2. We underscore our commitment to supporting developing countries in their just, managed, climate-resilient, inclusive and equitable transitions. Increased quantity and improved quality of finance from all sources is needed to support climate and environment objectives. It must be aligned with partner countries’ own national plans and priorities. We will work across our governments to ensure the visibility of developing countries’ needs in international climate discussions. We remain committed to continue scaling up climate finance from a wide variety of sources. We remain committed to the goal of mobilising USD 100 billion a year, from a wide variety of public and private sources to address the needs of developing countries, in the context of mitigation and adaptation actions.
  3. Recognising the need to support developing countries in tackling climate change, we underscore the need for all countries that can do so to provide and mobilise climate finance. We welcome the increasing number of countries providing public finance with these objectives and encourage others to join this global effort.
  4. We will use blended finance and risk mitigation instruments to stimulate more climate-related private sector investment. Attracting more private domestic and international finance for climate action requires enabling policy frameworks and investment climates. We will work with developing countries to help them increase sustainable investment opportunities and strengthen the requisite enabling conditions. We have learnt from COVID-19 vaccine development that investing early and being prepared to finance risky  but critically important  innovation can yield substantial results, increase access to new technologies and incentivise countries to invest in new mechanisms. ODA and other official finance can play a critical role.
  5. We are particularly concerned about the challenges developing countries face in accessing climate finance. As key shareholders and contributors, we commit to working with relevant bilateral and multilateral finance institutions to improve access. Best practice from development co-operation can usefully inform climate and environment finance institutions to facilitate access and support just and inclusive transitions. We must also develop capacity to help countries access and absorb this climate finance, especially LDCs, SIDS and landlocked developing countries.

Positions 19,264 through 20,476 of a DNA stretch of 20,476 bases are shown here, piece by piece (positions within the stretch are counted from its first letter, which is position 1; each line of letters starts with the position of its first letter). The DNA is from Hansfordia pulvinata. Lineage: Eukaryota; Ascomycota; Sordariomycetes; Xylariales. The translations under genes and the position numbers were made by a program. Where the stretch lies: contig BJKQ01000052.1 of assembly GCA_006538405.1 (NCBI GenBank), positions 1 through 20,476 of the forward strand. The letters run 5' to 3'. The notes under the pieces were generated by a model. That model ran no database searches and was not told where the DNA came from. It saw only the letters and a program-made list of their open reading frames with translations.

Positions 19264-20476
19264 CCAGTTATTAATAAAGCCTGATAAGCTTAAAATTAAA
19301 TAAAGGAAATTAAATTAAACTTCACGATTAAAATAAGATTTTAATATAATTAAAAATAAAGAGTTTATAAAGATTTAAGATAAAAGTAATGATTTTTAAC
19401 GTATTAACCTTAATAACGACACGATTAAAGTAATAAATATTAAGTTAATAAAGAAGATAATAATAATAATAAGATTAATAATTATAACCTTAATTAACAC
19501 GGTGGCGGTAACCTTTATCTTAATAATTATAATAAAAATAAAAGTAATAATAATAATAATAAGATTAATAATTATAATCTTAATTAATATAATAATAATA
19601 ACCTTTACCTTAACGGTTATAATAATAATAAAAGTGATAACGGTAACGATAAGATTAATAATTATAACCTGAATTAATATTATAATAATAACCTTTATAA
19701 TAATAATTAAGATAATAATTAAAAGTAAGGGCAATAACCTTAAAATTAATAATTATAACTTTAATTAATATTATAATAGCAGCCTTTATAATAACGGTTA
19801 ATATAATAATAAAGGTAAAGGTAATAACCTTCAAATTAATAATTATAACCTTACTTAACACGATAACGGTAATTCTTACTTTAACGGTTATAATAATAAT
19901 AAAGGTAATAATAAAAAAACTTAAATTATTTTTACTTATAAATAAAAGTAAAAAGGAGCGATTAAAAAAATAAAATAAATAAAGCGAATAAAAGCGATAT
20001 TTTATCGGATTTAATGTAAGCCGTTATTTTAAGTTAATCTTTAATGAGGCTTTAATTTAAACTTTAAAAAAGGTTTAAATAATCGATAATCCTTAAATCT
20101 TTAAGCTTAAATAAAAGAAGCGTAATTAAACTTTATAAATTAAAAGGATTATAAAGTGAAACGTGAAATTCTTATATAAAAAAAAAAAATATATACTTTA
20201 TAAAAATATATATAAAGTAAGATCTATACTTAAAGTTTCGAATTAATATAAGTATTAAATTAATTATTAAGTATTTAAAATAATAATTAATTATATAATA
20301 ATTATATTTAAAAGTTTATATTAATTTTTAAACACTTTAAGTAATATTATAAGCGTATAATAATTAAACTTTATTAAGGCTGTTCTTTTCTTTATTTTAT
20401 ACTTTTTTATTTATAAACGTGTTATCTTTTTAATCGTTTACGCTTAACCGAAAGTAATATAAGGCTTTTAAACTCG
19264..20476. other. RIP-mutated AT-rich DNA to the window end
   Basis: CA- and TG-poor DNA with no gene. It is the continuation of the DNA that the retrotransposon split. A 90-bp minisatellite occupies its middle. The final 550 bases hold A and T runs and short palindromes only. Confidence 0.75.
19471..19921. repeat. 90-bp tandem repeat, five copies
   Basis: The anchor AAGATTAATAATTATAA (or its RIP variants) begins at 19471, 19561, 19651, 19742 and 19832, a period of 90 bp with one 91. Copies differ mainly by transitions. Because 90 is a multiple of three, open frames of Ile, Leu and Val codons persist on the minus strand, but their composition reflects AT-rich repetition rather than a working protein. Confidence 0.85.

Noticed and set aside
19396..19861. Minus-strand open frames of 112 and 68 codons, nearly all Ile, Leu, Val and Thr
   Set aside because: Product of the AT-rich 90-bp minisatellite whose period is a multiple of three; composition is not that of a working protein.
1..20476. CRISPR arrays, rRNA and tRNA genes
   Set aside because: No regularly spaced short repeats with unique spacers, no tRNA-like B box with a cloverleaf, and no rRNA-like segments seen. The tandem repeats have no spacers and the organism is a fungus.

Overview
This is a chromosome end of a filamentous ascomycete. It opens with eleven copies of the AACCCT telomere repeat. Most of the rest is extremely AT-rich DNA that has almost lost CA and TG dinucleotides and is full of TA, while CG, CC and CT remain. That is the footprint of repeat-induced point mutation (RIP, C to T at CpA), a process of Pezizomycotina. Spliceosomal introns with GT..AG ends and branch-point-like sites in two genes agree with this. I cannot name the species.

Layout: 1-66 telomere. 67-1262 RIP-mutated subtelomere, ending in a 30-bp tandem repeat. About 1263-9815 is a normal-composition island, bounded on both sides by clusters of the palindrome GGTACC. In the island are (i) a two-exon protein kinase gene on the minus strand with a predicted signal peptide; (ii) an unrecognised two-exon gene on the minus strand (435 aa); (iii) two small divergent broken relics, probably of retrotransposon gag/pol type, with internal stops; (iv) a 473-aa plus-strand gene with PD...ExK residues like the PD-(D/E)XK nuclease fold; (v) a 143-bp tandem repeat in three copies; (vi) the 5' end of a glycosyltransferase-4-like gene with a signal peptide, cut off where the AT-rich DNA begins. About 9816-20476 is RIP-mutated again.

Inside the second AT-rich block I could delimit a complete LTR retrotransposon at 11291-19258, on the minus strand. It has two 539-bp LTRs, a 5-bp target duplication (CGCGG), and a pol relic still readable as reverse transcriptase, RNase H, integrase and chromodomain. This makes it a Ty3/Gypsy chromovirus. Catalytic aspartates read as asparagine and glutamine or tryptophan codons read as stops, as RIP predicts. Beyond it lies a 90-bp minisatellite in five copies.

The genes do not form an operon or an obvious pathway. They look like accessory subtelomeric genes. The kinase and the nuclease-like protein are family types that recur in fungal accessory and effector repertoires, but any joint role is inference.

6. We recognise that more  and more efficient and innovative  finance is needed to support adaptation and that most climate finance is currently invested in mitigation. We commit to increasing support by scaling up finance for adaptation. In line with the Paris Agreement, we reaffirm that scaled-up financial resources should seek a balance between adaptation and mitigation, reflecting country-driven strategies.

Using the resources we have more effectively

  1. Existing resources must be used more effectively and consistently. We will work across our governments to find innovative ways to use these resources to maximise impact for our partners. The development effectiveness principles, to which the DAC remains committed, must be applied systematically to how we use development co-operation to support the goals of the Paris Agreement. We will share best practice and peer learning to enable and improve climate and environment policies. More effective development co-operation for climate needs better co-ordination across governments and funders, improved predictability and effective engagement with civil society organisations, to ensure interventions are localised and community-driven. As key shareholders in the multilateral system, we will work to promote development effectiveness principles across multilateral climate finance and ODA.
  2. We commit to learning and using development best practice to inform our climate-related activities and will adapt or develop better tools, reflecting what we have learnt from COVID-19 about the importance of flexible, adaptable and shock-responsive mechanisms. We recognise the role that ODA can play in providing risk financing for innovation and commit to supporting partners wherever possible to finance risky – but potentially transformative – new ideas.


  1. This Declaration will guide the DAC’s work on climate, environment, ecosystem degradation and biodiversity loss henceforth. We commit to reviewing progress on our approach at our High-Level Meetings.

1. We, Austria, Belgium, Canada, Czech Republic, Denmark, European Union, Finland, France, Germany, Greece, Hungary, Iceland, Ireland, Italy, Korea, Luxembourg, Netherlands, New Zealand, Norway, Poland, Portugal, Slovak Republic, Slovenia, Spain, Sweden, Switzerland, United Kingdom and United States further commit to limit our ODA investments in fossil fuels to when there are no economically or technically feasible clean energy alternatives; and are part of host country transition planning, consistent with Paris Agreement and NDC commitments. ODA may be used to support efficiency improvements of existing fossil fuel based power generation facilities, as well as their decommissioning and we will notify the DAC of intended activities. We also recognise that in limited contexts – such as emergency and humanitarian crises – where access to grid‑based power is unavailable, fossil fuel based power may still warrant ODA support.